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Portable ECG Device to be Further Rolled Out After Successful Pilot

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Portable ECG Device to be Further Rolled Out After Successful Pilot | Pharmtech Focus

A portable ECG monitoring device that detects heart irregularities is to be rolled out across the North East and North Cumbria after a successful pilot in an NHS trust.

The KardiaMobile 6L portable ECG device was used to monitor Tees, Esk and Wear Valleys NHS Foundation Trust (TEWV) patients in their own homes during the early stages of the pandemic.

The wireless device produces heart readings in 30 seconds and allowed patients who require regular ECGs to continue to be monitored at home while travelling to hospital was minimised to reduce the spread of Covid-19.

It is placed on the patient’s knee and remotely records the ECG via Bluetooth onto the professional’s trust-approved smartphone or tablet. The reading can then be emailed to the patient’s clinical team as a PDF.

The team at TEWV procured 30 devices which were used during routine visits to track the impact of antipsychotic drugs on a patient’s cardiac health over an initial three-month pilot period.

During that time, more than 300 patients were monitored within the trust, saving an average of 17.5 minutes per ECG. Feedback from staff and patients proved positive, with 100% of patients surveyed saying they preferred the new technology to the old approach.

Dr Mani Santhana Krishnan, consultant in old age psychiatry and liaison psychiatry at TEWV, said: “It’s very important that people taking antipsychotic medicines have an ECG before initiation and regularly thereafter. This device significantly improved the practical problems we encountered around the Covid-19 pandemic, specifically around clinically vulnerable people who were shielding.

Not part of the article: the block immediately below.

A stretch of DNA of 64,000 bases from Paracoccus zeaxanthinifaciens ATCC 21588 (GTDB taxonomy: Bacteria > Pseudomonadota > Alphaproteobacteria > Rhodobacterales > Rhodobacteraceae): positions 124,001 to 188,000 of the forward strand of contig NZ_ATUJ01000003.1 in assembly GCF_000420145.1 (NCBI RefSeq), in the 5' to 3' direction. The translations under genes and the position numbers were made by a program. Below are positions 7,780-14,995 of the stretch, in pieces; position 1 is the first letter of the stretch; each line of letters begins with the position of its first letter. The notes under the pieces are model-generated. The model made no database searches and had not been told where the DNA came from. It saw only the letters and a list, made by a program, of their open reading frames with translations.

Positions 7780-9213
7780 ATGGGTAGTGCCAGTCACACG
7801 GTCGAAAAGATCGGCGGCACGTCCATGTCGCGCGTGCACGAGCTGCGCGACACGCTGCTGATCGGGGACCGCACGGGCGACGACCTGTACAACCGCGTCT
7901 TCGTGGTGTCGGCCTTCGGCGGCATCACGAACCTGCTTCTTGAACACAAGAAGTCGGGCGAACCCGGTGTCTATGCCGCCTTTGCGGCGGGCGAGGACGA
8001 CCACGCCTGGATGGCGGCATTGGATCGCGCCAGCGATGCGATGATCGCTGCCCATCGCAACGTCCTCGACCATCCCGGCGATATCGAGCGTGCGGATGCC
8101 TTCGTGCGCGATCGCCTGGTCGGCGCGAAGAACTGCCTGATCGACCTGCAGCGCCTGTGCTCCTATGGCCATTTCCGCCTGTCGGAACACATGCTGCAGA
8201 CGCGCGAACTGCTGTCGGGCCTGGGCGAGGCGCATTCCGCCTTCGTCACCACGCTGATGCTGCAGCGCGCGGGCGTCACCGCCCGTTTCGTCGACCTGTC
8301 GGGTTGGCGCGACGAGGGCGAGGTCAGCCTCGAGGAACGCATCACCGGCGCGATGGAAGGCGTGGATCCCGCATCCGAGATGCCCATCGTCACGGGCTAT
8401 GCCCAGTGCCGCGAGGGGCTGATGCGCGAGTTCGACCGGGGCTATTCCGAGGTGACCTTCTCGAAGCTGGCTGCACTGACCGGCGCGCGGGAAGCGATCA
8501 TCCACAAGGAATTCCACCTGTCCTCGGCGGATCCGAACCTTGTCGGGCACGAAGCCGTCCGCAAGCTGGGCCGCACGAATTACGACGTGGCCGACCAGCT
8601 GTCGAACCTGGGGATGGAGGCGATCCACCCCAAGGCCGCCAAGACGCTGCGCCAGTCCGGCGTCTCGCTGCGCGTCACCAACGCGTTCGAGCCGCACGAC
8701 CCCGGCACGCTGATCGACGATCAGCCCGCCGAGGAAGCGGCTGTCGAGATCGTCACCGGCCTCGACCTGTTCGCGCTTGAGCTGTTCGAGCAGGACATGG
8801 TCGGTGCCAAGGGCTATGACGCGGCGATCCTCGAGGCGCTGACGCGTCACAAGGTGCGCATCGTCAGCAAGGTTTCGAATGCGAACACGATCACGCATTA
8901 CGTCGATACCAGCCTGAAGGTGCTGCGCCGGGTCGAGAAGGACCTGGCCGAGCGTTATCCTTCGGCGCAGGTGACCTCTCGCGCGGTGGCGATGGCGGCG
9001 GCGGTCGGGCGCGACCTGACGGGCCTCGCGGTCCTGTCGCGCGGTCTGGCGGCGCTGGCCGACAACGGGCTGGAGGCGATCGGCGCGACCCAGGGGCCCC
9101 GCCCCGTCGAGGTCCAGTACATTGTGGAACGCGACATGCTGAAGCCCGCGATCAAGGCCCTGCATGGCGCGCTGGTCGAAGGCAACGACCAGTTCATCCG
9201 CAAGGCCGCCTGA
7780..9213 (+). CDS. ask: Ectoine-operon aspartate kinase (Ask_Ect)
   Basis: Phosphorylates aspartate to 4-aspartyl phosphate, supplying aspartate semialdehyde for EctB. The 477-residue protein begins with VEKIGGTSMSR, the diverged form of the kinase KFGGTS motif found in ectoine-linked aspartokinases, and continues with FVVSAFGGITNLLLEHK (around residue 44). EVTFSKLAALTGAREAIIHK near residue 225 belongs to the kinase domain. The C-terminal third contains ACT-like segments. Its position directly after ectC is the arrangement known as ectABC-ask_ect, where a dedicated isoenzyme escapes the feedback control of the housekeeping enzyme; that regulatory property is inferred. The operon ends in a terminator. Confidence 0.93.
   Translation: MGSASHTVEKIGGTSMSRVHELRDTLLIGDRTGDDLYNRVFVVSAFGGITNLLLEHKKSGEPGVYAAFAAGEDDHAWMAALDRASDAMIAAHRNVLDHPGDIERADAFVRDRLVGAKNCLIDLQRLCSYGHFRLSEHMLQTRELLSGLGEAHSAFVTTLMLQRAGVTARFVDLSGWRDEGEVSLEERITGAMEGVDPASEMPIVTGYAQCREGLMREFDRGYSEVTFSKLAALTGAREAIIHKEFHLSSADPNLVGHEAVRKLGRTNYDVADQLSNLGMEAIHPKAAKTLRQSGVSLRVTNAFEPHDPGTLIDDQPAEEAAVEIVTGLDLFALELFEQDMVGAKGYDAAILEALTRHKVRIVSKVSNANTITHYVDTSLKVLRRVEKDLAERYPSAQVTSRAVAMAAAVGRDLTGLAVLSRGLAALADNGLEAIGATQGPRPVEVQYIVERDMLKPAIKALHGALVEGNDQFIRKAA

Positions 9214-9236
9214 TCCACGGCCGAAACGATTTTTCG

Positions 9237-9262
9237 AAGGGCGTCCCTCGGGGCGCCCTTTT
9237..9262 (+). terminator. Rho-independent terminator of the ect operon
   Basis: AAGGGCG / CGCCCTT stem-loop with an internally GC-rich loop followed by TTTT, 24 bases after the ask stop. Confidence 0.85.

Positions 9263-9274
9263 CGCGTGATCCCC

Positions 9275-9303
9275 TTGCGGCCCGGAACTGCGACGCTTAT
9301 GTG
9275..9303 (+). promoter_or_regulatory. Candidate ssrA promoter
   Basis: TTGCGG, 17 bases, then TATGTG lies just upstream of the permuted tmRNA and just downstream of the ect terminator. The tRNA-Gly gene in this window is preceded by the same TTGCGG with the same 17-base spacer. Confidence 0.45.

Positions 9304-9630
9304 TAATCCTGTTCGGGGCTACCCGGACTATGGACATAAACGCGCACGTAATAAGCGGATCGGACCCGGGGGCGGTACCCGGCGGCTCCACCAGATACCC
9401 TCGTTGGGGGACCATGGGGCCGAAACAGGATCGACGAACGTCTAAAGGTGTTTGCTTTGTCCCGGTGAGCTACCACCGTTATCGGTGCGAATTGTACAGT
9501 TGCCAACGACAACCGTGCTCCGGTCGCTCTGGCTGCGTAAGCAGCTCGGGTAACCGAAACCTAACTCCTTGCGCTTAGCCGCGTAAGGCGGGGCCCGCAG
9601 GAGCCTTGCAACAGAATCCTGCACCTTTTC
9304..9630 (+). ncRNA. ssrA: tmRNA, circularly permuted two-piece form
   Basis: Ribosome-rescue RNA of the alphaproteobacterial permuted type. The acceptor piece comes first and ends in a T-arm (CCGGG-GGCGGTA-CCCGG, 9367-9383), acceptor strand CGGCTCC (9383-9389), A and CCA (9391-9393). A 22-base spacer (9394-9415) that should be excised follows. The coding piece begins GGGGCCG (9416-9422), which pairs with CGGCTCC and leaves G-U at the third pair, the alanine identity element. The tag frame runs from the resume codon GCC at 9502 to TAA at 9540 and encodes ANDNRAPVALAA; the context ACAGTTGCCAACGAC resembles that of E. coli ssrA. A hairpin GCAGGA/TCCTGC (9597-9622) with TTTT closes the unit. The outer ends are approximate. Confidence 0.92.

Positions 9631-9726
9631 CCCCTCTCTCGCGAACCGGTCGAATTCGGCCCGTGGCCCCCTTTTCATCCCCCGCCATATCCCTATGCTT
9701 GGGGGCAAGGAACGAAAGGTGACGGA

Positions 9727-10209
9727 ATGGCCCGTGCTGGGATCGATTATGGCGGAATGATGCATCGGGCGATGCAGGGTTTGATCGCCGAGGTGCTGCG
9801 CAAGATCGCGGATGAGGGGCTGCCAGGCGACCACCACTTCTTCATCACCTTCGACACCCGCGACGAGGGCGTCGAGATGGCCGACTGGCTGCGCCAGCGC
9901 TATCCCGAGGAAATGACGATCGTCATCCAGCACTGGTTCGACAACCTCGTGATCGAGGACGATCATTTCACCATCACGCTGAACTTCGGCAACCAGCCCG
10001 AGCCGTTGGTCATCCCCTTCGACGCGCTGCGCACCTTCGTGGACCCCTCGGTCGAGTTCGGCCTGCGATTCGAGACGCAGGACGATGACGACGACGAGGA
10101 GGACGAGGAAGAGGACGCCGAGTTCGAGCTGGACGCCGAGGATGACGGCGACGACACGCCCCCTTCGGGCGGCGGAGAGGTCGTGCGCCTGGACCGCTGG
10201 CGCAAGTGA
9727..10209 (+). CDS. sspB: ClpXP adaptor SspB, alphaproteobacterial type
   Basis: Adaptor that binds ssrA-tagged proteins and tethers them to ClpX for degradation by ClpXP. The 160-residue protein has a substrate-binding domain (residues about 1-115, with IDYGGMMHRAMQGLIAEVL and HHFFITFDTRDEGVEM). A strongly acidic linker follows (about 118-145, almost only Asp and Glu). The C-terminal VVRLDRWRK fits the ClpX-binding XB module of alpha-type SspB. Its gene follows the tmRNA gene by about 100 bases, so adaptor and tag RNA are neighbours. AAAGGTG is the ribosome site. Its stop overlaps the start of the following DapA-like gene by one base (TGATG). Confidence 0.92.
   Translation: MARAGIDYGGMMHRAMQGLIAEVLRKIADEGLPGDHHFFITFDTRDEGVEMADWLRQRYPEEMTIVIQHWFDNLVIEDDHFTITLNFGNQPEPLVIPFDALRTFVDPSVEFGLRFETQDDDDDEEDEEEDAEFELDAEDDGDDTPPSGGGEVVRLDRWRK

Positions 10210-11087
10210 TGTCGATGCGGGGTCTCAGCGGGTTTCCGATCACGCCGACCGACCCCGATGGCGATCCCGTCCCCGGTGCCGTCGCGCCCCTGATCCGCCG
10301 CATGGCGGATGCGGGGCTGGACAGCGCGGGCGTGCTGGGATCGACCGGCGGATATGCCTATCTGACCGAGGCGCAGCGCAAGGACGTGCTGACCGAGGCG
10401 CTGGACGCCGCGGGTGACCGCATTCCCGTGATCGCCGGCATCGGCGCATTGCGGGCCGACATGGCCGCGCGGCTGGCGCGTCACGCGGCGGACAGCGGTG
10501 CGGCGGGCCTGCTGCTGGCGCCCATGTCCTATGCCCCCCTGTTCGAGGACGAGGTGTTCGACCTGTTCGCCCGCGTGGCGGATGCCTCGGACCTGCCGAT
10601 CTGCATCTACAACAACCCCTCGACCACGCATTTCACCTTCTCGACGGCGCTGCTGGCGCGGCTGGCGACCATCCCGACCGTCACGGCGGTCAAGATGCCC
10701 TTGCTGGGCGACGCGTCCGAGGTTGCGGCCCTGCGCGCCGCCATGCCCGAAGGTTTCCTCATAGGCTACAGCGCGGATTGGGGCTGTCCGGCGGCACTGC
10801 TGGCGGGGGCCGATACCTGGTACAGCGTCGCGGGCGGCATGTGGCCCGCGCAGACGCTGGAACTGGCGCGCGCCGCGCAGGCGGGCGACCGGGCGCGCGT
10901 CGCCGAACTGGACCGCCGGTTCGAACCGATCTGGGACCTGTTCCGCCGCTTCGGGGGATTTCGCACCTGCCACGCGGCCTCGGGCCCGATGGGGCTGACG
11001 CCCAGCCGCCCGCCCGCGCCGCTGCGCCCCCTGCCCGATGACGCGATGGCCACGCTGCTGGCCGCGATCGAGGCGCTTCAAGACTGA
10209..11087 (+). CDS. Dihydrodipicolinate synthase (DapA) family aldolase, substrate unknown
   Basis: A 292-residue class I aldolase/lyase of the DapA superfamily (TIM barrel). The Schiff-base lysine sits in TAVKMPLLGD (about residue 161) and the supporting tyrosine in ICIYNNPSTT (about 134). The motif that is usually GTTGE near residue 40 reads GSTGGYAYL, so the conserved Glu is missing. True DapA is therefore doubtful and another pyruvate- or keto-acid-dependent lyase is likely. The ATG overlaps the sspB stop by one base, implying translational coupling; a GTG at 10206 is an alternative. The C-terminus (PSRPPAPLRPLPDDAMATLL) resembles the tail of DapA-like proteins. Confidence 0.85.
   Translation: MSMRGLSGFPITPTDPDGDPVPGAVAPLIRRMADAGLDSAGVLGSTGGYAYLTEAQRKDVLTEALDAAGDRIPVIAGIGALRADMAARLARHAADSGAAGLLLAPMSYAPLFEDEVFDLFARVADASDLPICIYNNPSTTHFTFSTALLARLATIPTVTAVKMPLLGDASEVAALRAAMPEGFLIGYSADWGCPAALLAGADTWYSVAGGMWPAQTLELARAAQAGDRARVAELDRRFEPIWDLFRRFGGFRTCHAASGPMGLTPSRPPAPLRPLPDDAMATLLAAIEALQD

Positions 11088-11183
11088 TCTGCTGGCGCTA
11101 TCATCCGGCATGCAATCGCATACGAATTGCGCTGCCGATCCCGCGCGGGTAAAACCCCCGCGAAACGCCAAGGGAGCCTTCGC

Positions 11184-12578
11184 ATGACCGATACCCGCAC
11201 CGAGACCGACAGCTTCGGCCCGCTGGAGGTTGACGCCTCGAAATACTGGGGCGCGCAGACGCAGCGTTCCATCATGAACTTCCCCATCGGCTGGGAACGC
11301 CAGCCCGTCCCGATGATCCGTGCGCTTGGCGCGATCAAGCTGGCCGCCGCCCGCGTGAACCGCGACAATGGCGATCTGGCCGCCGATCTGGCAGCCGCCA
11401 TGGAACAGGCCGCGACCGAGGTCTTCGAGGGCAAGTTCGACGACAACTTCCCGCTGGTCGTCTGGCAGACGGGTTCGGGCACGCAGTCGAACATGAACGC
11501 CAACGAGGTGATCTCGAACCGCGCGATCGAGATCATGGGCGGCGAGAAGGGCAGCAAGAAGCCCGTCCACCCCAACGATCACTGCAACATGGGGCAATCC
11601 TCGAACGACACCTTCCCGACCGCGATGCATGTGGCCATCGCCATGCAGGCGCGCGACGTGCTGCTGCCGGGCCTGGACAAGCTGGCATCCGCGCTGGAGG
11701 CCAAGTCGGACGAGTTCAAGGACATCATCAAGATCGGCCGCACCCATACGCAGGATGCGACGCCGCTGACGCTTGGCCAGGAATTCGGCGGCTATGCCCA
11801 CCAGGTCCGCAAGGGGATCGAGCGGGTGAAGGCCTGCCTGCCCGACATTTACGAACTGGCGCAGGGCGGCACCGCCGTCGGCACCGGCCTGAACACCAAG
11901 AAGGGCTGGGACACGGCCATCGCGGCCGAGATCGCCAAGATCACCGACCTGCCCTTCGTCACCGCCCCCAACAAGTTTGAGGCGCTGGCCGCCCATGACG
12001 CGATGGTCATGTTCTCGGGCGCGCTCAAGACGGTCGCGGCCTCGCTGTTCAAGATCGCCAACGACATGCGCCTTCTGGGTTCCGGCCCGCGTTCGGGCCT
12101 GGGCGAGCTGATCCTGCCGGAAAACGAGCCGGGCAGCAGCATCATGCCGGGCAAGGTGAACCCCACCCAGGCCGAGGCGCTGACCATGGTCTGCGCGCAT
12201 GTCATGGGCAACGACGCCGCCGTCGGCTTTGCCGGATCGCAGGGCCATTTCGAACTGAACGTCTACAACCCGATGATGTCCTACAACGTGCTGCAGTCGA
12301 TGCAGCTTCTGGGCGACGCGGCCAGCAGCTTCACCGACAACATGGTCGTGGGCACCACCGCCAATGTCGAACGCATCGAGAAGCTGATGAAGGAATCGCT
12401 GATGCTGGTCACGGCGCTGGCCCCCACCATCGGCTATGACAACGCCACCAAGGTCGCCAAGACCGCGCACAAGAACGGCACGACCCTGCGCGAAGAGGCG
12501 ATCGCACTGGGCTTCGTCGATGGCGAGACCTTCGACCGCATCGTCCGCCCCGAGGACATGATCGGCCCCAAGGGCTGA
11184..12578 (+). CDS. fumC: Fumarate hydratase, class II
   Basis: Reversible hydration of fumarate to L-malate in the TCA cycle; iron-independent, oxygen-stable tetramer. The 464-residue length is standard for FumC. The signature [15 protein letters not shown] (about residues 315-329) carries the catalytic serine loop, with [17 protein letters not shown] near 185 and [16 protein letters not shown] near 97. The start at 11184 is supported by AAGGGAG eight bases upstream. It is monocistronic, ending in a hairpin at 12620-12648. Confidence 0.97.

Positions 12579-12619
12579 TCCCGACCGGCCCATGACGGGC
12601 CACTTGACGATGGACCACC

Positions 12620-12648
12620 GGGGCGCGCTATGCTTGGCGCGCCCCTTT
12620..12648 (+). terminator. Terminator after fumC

“Monitoring a patient’s health in their own home is a much more comfortable and less intrusive way – and crucially gives us reliable data to keep people safe while they are taking these medications.

“Conducting an ECG as a part of a routine community visit rather than arranging a separate appointment improved efficiency and overall patient experience.”

Following the results, NHSX provided funding for a further 120 devices to extend the roll-out across TEWV and into a second trust, Cumbria, Northumberland, Tyne and Wear NHS Foundation Trust (CNTW) with support from the Academic Health Science Network for the North East and North Cumbria.

Tara Donnelly, chief digital officer at NHSX, said: “Through the pandemic at NHSX, we have been helping scale new technology that allows clinicians to monitor and assess patients’ conditions remotely.

“As part of our Innovation Collaborative, NHSX is delighted to be working in partnership with innovators and teams that are transforming care for thousands of people.

“More patients in the North East and North Cumbria requiring antipsychotic medication will now have their ECG recorded in their own homes and assessed remotely by clinicians that ensure their medication can be safely administered.”

Once the new monitoring technology is in use across the trust some 300 hours of clinical time is expected to be saved per month.

It is estimated to save around 255 days of clinical time a year across the 85 teams who will be using the devices, which should deliver annual efficiency savings valued in excess of £300,000.

Charlotte Fox, digital transformation lead at the Academic Health Science Network for the North East and North Cumbria, said: “We believe that the team is the first in the country, possibly the world, to use and evaluate the device for mental health patients in this way, which ultimately helped to keep patients safe and in their homes during the pandemic.” 

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